From Agatha Christie to Dorothy Sayers, in Golden Age crime it’s obligatory to have a scene towards the end of the book where the dastardly villain confesses to his murderous crimes - and often at some length.
True to type, the books in my Lady Swift Golden Age crime series, including A Lesson in Murder, also feature a scene where the villain declares to Lady Swift (our amateur sleuth) that it’s a fair cop and they’ll go quietly. Once they’ve spilled the beans on their nefarious wrongdoings of course.
So, I decided it’s time to play fair by my readers and spill my own beans on 7 things I’d rather they didn’t know...
1. Verity Bright doesn't exist
She’s actually a fictitious character herself. Or to be more accurate, she’s a wife-and-husband writing team. The husband (that’s my better-by-far other half) does the research and creates an outline of the plot. Then the wife (that’s me) turns this sparse outline into the first draft of the book. Then my husband tells me it’s way too long and ‘edits’ it - which is a euphemism for shortening it by cutting out swathes of my literary genius.
2. Clifford, Lady Swift's butler, was a woman
Originally, the Lady Swift series was supposed to consist of an Edwardian Lady sleuth and her kick-ass maid companion. But then a, now rather well-known, series came out featuring just such a duo. For a while, we thought about scrapping the series, but in the end, simply gave the maid a sex change and promoted her (now him) to the butler. It’s worked out very well with Clifford becoming a firm favourite with my readers. I still wonder sometimes how the series would have fared if I’d stuck with the original idea.
3. I love eating as much as Lady Swift
My main character loves her food and is lucky enough to have a talented cook to keep her supplied with tasty meals, snacks and picnics. I don’t cook at all, my husband does all the cooking. I just eat whatever he puts in front of me - and it’s usually delicious. My tastes are as decadent as Lady Swift. At the moment I’m obsessed with tiger prawns, salmon and pecorino and white truffle nuts.
4. I've never seen Downton Abbey
The Lady Swift series is often described as ‘Downton Abbey Meets Agatha Christie’ which I take as a compliment. However, I’ve never actually watched an entire episode of Downton Abbey - I know in one episode somewhere the family dog dies and I would never stop crying. One day I’ll get the box set and binge on it with a massive pile of tissues to hand.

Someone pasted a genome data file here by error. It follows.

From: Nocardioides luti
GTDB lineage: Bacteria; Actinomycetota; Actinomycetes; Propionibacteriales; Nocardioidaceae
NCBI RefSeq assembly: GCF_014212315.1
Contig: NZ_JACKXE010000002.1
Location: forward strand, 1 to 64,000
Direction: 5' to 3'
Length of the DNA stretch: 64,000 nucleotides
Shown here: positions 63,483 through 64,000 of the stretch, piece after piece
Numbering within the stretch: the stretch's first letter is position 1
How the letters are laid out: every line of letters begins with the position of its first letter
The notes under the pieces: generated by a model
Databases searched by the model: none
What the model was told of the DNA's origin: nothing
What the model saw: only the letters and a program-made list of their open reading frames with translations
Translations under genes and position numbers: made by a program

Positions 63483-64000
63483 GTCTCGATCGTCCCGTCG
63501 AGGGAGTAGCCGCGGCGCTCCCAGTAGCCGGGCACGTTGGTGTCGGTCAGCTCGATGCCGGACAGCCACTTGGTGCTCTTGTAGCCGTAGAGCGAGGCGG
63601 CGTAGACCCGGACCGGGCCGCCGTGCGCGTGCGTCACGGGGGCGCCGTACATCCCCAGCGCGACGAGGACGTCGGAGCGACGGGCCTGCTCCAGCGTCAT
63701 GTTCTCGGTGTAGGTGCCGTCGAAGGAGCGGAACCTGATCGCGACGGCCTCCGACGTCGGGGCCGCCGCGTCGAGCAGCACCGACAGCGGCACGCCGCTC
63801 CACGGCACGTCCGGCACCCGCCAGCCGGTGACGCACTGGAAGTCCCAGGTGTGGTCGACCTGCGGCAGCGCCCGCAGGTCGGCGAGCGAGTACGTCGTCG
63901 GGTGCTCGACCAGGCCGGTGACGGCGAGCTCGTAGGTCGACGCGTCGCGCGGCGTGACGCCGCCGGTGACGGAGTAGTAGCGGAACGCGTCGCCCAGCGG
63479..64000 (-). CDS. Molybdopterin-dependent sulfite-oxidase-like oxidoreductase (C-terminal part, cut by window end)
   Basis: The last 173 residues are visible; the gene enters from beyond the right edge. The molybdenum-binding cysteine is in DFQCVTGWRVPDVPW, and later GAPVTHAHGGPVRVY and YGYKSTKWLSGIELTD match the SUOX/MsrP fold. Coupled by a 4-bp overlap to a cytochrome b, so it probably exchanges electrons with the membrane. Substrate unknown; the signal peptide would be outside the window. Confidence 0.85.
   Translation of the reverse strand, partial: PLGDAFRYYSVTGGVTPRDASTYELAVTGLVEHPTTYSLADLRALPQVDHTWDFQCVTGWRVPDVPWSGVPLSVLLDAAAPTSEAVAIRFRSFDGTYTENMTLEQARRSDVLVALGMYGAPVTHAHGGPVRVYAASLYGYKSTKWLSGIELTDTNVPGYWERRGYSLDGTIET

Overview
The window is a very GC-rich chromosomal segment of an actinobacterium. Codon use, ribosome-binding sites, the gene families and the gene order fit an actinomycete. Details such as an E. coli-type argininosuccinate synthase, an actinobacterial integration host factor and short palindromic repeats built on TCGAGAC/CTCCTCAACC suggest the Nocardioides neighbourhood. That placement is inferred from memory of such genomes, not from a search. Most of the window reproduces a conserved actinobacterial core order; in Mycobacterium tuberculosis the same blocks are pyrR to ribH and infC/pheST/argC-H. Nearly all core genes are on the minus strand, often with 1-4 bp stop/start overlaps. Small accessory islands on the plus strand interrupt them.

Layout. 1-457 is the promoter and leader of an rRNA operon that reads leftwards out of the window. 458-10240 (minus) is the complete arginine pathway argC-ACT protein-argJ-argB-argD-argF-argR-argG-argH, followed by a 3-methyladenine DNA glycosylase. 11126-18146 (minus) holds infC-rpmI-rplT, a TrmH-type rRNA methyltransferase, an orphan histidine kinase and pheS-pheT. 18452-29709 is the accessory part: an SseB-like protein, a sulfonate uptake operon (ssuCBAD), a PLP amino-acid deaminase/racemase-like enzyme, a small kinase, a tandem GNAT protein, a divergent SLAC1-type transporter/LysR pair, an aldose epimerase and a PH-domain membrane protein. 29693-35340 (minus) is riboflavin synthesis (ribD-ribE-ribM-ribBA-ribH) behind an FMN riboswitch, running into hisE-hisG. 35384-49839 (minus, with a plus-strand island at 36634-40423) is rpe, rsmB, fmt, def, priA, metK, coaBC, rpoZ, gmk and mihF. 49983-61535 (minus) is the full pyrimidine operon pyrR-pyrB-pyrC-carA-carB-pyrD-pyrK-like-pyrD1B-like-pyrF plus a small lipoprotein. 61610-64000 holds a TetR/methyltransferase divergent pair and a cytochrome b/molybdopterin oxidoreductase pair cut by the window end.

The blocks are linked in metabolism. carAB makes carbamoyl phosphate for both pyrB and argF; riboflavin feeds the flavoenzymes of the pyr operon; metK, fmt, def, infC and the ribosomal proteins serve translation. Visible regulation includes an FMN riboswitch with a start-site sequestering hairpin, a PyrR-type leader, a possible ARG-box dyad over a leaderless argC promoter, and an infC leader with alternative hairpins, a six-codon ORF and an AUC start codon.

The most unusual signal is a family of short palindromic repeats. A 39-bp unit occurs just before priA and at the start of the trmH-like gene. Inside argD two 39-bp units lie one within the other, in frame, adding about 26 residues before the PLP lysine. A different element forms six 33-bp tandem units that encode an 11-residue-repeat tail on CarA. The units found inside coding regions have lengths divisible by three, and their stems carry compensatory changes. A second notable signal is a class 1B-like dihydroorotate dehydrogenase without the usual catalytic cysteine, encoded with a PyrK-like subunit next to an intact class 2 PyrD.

5. I live in the 1920s
What I mean is, I live on a vast estate owned by the same family for over 600 years. The house I live in is a tiny cottage on the estate. The main house is often used in TV and Film and the local village is also owned by the same family and hasn’t changed much since 1920. On the estate, they still play polo and shoot every weekend - how Downton Abbey is that?
6. I wouldn't last five minutes as an Edwardian lady
Much as I love the frocks and general glamour it was almost impossible to get hold of prosecco and decent chocolate in Edwardian times, especially when they brought in rationing in 1918. Also, I’m worse at social etiquette and saying the right thing than even Lady Swift. I’d just end up drinking too much champagne and using the asparagus fork to hook out my snails and the snail fork to hook out my dentures from my champagne glass.
7. I never know if what I've written is any good
Most writers suffer from this. No matter how many people read your last book, you still worry that your latest one is going to be universally hated and gather nothing but 1-star reviews. Even though this has never happened to me, I still finish each book and wonder if I should just hit ‘delete’ before anyone else has had a chance to see it. Luckily, my husband sees it first and tells me to stop being so silly. It’ll be fine once he’s ‘edited’ it. And so far, he's been right.
A Lesson in Murder by Verity Bright is out now. Verity Bright is the pseudonym for a husband-and-wife writing partnership that has spanned a quarter of a century. Starting out writing high-end travel articles and books, they published everything from self-improvement to humour, before embarking on their first historical mystery. They are the authors of the fabulous Lady Eleanor Swift Mystery series, set in the 1920s. Follow the pair on Twitter, @BrightVerity.
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